Harold, a prosperous English gangster, is about to close a lucrative new deal when bombs start showing up in very inconvenient places. A mysterious syndicate is trying to muscle in on his action, and Harold wants to know who they are. He finds out soon enough, and bloody mayhem ensues.
It's pretty rare that a little old gangster flick can upset whole governments, but in 1980 The Long Good Friday had Margaret Thatcher's gang of goons up in arms. There was the fact that, at the height of the Irish troubles, the IRA were portrayed as an invincible force whom even London's finest thugs couldn't defeat, and they were working outside the law. What hope, it covertly pondered, did the British army have? It was hardly a message that the Tories would be particularly keen on being put about.
The ensuing brouhaha would delay the film's release by a year, but it did manage to distract the politicos from the fact that there was a much more damaging, gleefully insinuating edge to Barrie Keeffe's script. Harold Shand (Hoskins) is pretty much the epitome of what many saw as Thatcherite values. He's a self made man, the "boy from Putney" turned millionaire entrepreneur, an implacable patriot engaged in an ambitious property development which looks suspiciously like the jewel in her ironnesses crown, Docklands. He's the ultimate Yuppie, greedy, nouveau riche tasteless (catch the flat) and corrupt — but he packs heat. Not at all bad for a film its director described as, "Just a damned good gangster movie."
Plotwise TLGF is pretty much a straightforward account of a South London turf war between Shand and his "Corporation" and a group of unknown insurgents who take it upon themselves to launch their attack on the very day that he welcomes a group of American businessmen, intent on wooing them into investing in his dockside development. Shand's gay (reasonably adventurous for 19 8 0) best mate is stabbed to death in an unfortunate swimming pool cruising incident; his Roller along with its driver are detonated (in a sequence that is possibly the finest example of the "unexpected car-bomb" cliche shot); explosive devices turn up in his casino; and they even have the temerity to reduce his favourite pub to rubble. After rounding up the usual suspects and, in one of the film's most memorable sequences, dangling them from meat-hooks, he discovers that the enemy are the IRA engaged in a revenge operation triggered by some unauthorised dealings.
Keeffe's script is a marvellously crafted piece of writing. Not only are there the expertly realised set pieces: the infamous meat-hook sequence; "Razors" (aka The Human Spirograph, heavy P.H. Moriarty) torturing of Erroll the "Brixton Ponce" (Paul Barber) and Harold's brutal stabbing of right hand thug Jeff (Derek Thompson, later to crop up as nurse Charlie in Casualty), but gangster dialogue doesn't come much saltier than Harold Shand's. There's the point at which he finds his best friend's body is to be transported to the abattoir in an ice-cream van. "Well there's a lot of dignity in that," he protests. "Coin' out on a raspberry ripple!" There's his astute critique of La Cosa Nostra after they abandon his blood drenched business. It's a pretty rare trick that a little old gangster movie can upset whole governments venture, "The Mafia? I shit 'em!". Or there's his impeccable way with a threat, "I'll have his carcass ; dripping by midnight," he hisses of an associate.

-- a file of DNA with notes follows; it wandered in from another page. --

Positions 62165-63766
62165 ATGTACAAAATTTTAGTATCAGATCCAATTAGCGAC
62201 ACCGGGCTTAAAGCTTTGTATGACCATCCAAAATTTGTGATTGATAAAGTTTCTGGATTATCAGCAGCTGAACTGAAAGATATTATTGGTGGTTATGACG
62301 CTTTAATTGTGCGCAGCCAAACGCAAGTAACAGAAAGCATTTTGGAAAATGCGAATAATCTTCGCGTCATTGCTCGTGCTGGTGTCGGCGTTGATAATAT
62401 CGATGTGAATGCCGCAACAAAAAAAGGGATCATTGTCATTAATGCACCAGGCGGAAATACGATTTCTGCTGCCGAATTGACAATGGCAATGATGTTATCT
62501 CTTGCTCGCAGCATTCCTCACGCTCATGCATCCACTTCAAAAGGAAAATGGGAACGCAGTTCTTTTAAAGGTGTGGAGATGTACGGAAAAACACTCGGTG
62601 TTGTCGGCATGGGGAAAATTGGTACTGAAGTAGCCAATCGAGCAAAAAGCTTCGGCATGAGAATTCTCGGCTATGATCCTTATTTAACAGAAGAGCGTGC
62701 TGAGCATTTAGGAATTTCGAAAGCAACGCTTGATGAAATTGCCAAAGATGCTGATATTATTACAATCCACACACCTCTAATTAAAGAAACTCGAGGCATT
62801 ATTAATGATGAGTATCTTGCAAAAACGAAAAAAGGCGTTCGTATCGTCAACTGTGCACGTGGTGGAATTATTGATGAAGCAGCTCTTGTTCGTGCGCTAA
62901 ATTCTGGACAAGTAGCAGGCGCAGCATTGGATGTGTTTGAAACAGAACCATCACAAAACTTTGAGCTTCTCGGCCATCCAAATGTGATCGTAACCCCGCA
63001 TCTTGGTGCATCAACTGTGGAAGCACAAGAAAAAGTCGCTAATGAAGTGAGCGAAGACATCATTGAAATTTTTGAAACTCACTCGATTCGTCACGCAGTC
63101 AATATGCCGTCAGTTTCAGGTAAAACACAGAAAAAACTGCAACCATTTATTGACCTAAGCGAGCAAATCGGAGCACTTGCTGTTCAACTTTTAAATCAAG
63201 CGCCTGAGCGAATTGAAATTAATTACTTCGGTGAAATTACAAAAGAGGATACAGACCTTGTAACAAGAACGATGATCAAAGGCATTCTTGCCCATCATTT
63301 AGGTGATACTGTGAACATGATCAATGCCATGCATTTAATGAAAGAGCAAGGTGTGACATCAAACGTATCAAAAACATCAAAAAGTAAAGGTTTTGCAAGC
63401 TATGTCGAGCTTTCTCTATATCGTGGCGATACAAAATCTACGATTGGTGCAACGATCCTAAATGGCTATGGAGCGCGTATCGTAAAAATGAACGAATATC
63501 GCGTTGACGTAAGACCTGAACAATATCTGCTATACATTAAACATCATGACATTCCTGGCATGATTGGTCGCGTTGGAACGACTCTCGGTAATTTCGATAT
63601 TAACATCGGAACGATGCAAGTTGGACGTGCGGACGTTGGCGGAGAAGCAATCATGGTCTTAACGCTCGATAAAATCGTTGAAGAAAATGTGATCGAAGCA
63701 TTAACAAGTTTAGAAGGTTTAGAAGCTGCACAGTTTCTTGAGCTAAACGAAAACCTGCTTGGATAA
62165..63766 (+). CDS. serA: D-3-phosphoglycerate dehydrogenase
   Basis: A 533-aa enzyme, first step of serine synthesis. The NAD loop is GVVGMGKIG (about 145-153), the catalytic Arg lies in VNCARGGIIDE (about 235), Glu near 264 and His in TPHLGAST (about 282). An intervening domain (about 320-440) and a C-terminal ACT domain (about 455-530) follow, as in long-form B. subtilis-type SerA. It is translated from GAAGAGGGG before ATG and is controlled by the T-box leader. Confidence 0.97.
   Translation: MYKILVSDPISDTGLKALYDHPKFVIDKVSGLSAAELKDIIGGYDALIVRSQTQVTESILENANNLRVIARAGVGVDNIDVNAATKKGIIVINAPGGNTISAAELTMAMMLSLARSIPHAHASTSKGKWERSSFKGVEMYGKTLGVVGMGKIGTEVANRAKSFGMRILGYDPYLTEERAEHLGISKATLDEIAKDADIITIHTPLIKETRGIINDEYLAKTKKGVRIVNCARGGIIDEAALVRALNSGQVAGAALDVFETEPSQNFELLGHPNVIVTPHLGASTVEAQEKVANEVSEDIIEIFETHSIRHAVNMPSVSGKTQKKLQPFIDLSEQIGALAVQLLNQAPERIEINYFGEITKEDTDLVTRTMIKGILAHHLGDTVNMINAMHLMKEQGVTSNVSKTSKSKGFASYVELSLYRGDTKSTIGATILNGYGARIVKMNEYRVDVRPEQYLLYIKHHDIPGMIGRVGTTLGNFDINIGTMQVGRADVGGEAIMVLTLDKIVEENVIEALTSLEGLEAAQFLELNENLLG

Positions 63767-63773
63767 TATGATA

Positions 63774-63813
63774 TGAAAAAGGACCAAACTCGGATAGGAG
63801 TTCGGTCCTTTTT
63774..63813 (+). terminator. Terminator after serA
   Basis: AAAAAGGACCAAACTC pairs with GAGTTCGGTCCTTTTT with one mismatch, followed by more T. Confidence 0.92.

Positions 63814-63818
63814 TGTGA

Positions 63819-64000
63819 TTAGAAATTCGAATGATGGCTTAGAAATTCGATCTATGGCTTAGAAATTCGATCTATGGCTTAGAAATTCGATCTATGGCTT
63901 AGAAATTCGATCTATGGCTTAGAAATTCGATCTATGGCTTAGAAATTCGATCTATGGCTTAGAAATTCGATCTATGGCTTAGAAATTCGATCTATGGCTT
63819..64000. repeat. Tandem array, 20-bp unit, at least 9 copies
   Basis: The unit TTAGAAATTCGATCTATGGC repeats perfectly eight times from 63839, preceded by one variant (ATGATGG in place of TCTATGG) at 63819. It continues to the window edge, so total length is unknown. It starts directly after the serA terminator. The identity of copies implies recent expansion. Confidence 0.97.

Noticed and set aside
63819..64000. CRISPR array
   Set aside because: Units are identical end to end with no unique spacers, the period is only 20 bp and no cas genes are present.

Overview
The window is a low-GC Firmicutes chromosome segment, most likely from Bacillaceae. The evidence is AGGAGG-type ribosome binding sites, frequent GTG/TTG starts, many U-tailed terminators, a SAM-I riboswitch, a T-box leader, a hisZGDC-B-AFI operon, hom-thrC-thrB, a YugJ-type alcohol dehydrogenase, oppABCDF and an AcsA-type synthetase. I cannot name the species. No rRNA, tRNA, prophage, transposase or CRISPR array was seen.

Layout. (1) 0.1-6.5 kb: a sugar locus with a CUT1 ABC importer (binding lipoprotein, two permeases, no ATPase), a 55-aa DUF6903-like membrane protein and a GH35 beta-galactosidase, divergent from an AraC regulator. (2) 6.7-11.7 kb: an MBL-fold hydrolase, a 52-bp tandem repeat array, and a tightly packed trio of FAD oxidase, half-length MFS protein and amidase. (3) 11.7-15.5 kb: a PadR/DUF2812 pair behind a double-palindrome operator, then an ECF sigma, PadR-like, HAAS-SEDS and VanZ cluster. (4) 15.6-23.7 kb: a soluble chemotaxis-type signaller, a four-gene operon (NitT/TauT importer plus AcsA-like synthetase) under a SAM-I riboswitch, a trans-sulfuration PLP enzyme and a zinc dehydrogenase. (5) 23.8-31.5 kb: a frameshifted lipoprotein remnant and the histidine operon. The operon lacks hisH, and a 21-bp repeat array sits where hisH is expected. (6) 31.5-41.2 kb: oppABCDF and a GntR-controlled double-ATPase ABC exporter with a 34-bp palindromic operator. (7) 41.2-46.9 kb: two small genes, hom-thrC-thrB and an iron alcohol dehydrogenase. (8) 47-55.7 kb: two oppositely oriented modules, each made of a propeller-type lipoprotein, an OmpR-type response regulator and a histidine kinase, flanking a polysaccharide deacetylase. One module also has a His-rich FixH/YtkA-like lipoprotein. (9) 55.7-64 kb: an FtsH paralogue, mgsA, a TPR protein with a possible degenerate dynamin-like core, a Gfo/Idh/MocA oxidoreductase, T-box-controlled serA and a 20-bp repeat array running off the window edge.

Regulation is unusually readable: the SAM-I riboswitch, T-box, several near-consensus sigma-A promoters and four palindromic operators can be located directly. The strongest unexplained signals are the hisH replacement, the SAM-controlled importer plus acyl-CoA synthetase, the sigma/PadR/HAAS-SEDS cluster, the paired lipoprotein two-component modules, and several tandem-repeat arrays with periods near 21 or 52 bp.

It's Hoskins' ability to leap deftly from Minder style witticisms to steel-hearted promises of bloody retribution that is the powerhouse of the movie. "His acting came straight ; from the gut with the brain slightly guiding it," remembers Mackenzie. He's a complex, deeply human character moving from toad-like pompous speechifying to bewilderment and rage as his empire collapses with remarkable ease from an actor who previously had only popped up in the likes of Royal Flash and Zulu Dawn, (plus adult literacy TV programme On The Move).
Hoskins' ballistic performance sometimes distracts audiences from the other acting strengths of the movie. Helen Mirren is superb as the devoted wife attempting to hold everything together and there's a rogue's gallery of classy supporting players including more than a few real-life London hoods. ("Not that I'd know," one of them is reported to have informed Mackenzie, "but you don't stab someone like that.") And for cameo spotters the real prize is not Pierce Brosnan (the IRA man with the gun at the end of the movie) but Dexter Fletcher — later himself to star in Lock, Stock And Two Smoking Barrels which revived the British gangster genre at the end of the 90s — as one of the kids outside the ponce's house.
But the icing on the cake is Hoskins' astounding, wordless performance in the movie's final shot as, bundled into a car he realises that he's taken on a foe far too powerful, and that whatever awaits is at least as bad as a meat-hook. Every emotion is visible from shock to a final, ambivalent expression that might be rueful acceptance. It's as good a performance as any in a gangster movie and why, in 1997, Empire voted The Long Good Friday best British movie ever made. And no Lock Stock, or anaemic imitation, is likely to change that.
Brutal and brilliant.